Tokyo Olympics: After seizing gold for Swiss, can Belinda Bencic build on this?

Gold medallist Switzerland's Belinda Bencic poses with her medal during the Tokyo 2020 Olympic Games women's singles tennis medal ceremony at the...

After earning a 7-5, 2-6, 6-3 win over 2019 Roland Garros finalist Marketa Vondrousova, Belinda Bencic is an Olympic gold medallist. Having also clinched silver in the doubles alongside Viktorija Golubic, the 24-year-old must believe this memorable moment is the first of many in a career that has already promised much but delivered infrequently in Grand Slam competition.

Bencic shines in tokyo, but can she use that to push for more?

Switzerland's Belinda Bencic celebrates after defeating Czech Republic's Marketa Vondrousova during their Tokyo 2020 Olympic Games women's singles...
Bencic won four straight three-set matches to claim gold, but can this push her onto greater heights?
  • Bencic progressed past this year’s French Open winner Barbora Krejcikova and beaten finalist Anastasia Pavlyuchenkova en route to Olympic Final, but no ranking points on offer
  • Swiss star is world no #11 but has only reached one Grand Slam semi-final in her career
  • US Open starts on August 30, where she reached the last four two years ago

“This tournament, it’s the freaking Olympic Games. For me, this is the biggest thing ever for an athlete, so I cannot believe I have two medals.

I don’t know what to say, it’s amazing. I just don’t get it yet, don’t know whether to laugh or to cry. I didn’t think it would be possible, was fighting for my life and it worked out. I cannot believe it did.”

  • Bencic’s on-court interview after beating Vondrousova in the singles’ final

With those quotes – even in the heat of the moment – in mind, how can I ask the question whether Bencic will use this unforgettable achievement to push herself onto greater heights?

Bencic’s Olympic run:
Jessica Pegula, world no. 28: 6-3, 6-3
Misaki Doi (#93): 6-2, 6-4
Barbora Krejcikova (#11): 1-6, 6-2, 6-3
Anastasia Pavlyuchenkova (#18): 6-0, 3-6, 6-3
Elena Rybakina (#20): 7-6, 4-6, 6-3
Marketa Vondrousova (#42): 7-5, 2-6, 6-3

Rewind seven years and allow me to tell a brief story. Among a talented crop of WTA teenagers breaking through, Bencic (and Croatia’s Ana Konjuh) were among those who caught my eye.

It was particularly striking because, both are a year older than me (1997-born), play an exciting style of tennis that I really liked to watch, and were compelling enough to follow their progress.

Konjuh has been ridiculously unlucky with injuries since 2016 but is quietly grinding away as she inches back towards the world’s top 100 again. Bencic meanwhile, also struggled to build on her 2014-15 heights – that was up until the 2019 US Open, becoming a first-time Slam semi-finalist.

There, she lost to eventual champion Bianca Andreescu – 19 at the time – with nothing to lose and plenty to gain as she charged through the field with poise which belied her years. There will always be younger, hungry challengers looking to usurp you: regardless of sport or discipline.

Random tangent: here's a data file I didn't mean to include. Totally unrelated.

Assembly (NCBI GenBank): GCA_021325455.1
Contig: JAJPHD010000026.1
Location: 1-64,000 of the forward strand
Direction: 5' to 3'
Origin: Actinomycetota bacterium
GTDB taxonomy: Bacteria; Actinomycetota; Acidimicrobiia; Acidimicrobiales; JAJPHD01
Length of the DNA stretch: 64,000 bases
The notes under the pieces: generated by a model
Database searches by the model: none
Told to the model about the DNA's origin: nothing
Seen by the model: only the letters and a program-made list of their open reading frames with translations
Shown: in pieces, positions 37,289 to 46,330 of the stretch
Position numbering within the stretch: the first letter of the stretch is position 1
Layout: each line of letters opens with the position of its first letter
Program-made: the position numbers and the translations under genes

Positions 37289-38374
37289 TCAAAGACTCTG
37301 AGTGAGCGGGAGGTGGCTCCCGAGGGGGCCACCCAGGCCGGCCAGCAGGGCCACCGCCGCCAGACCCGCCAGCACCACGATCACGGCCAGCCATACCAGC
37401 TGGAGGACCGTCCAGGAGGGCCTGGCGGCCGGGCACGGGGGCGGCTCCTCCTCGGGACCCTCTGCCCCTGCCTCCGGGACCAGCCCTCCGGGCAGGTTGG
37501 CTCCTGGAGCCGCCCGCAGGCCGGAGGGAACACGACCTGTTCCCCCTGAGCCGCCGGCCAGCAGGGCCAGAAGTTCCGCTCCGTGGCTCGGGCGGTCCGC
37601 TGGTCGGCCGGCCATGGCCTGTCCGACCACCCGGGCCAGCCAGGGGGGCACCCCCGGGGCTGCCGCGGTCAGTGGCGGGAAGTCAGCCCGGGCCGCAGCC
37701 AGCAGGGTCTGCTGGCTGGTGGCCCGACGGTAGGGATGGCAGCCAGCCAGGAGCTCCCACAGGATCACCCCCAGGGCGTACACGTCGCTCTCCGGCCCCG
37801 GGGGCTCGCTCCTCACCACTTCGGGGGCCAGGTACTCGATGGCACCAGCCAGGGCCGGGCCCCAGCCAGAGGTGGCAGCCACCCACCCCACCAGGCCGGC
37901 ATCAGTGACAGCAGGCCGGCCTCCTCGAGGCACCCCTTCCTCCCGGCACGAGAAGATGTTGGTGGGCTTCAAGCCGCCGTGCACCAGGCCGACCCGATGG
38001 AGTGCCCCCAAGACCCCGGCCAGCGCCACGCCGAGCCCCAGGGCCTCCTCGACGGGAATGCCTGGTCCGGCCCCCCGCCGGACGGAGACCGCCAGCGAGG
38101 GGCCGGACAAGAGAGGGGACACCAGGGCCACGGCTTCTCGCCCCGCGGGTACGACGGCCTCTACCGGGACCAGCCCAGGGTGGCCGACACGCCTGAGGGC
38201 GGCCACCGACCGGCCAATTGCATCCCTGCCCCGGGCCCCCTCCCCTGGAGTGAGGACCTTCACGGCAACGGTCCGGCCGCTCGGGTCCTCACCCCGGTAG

American teenager Coco Gauff, French Open champion Iga Swiatek and other fresh faces besides have quickly proven that in recent seasons. There will be more where that came from.

But the fact Bencic, an nine-year pro with five career titles, only has a semi and quarter-final finish to her name in 24 Grand Slam entries, feels underwhelming for someone of her ability.

Jelena Jankovic of Serbia meets Belinda Bencic of Switzerland at the net after their US Open 2014 women's singles match at the USTA Billie Jean King...
Bencic beat Serbia’s Jelena Jankovic, then seeded 9th, to reach the quarters in 2014

Especially when you consider (US Open QF, 2014) the first happened when she was still only 17, the youngest to do so since compatriot Martina Hingis in her birth year…

Just like Konjuh, the Swiss suffered injuries which saw her miss four Majors. COVID-19 precautions meant not featuring in Paris or Flushing Meadows last year either, making six.

However, the 24-year-old should be back in the US before the end of the month, as she sets about defending those points won pre-pandemic two years ago during that run to the semis.

She can’t afford to wilt like has been the case at all three Majors this year. Belgium’s Elise Mertens lost just three games against her in round three of the Australian Open, while Russia’s Daria Kasatkina eased past her in the second-round at Roland Garros with a 6-2, 6-2 victory.

Wimbledon was the worst of them all: a first-round defeat by Slovenia’s rising prospect Kaja Juvan (20), which is partly why this Olympic success took many critics by surprise.

Wimbledon titlist Ashleigh Barty and Aryna Sabalenka (#3) were among those in her section but suffered surprising early defeats, so she avoided top guns and still had to get the job done.

Achieving consistent Grand Slam success is easier said than done. However, Bencic cannot afford to rest on her laurels if she’s to fufill her full potential in an increasingly loaded field with contenders aplenty and an ever-growing list of Major champions with a chip on their shoulder.

4: Naomi Osaka
3: Angelique Kerber
2: Victoria Azarenka, Garbine Muguruza, Simona Halep
1: Sofia Kenin, Iga Swiatek, Bianca Andreescu, Barbora Krejcikova

Picture source: Getty Images — quotes via


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